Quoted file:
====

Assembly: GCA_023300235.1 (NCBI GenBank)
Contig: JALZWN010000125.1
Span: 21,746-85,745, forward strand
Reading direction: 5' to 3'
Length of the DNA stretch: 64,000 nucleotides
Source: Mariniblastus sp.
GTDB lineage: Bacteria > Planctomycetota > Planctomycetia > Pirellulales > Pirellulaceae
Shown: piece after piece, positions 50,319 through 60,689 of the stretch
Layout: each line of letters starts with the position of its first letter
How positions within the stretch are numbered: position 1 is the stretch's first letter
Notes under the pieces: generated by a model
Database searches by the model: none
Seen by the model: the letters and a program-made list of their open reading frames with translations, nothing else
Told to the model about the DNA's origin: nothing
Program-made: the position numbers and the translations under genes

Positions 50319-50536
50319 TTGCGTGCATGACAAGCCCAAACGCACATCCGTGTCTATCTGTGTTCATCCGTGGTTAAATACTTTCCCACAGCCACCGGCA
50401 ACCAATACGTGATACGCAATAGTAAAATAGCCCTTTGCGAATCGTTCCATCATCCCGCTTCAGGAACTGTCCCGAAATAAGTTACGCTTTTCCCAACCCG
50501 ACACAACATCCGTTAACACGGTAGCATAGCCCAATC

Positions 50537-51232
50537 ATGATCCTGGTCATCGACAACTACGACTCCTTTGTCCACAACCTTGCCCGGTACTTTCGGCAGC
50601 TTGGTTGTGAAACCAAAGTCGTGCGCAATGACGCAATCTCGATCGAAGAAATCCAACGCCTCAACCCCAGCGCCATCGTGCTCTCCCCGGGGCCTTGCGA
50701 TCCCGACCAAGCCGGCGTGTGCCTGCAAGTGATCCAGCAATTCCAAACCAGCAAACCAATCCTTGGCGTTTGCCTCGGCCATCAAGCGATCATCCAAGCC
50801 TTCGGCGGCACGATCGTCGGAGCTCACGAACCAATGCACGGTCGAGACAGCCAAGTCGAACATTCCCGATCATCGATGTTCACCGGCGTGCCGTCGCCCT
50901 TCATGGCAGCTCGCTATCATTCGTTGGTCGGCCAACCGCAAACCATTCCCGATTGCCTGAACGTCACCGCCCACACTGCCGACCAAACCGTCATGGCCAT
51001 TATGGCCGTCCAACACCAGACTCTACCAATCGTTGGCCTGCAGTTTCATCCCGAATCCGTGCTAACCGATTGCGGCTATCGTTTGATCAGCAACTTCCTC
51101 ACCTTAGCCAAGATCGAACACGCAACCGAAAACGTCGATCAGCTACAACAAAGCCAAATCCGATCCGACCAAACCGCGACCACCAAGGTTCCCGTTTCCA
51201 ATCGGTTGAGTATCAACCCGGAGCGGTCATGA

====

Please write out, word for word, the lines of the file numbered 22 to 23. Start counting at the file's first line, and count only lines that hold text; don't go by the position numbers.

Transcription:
50601 TTGGTTGTGAAACCAAAGTCGTGCGCAATGACGCAATCTCGATCGAAGAAATCCAACGCCTCAACCCCAGCGCCATCGTGCTCTCCCCGGGGCCTTGCGA
50701 TCCCGACCAAGCCGGCGTGTGCCTGCAAGTGATCCAGCAATTCCAAACCAGCAAACCAATCCTTGGCGTTTGCCTCGGCCATCAAGCGATCATCCAAGCC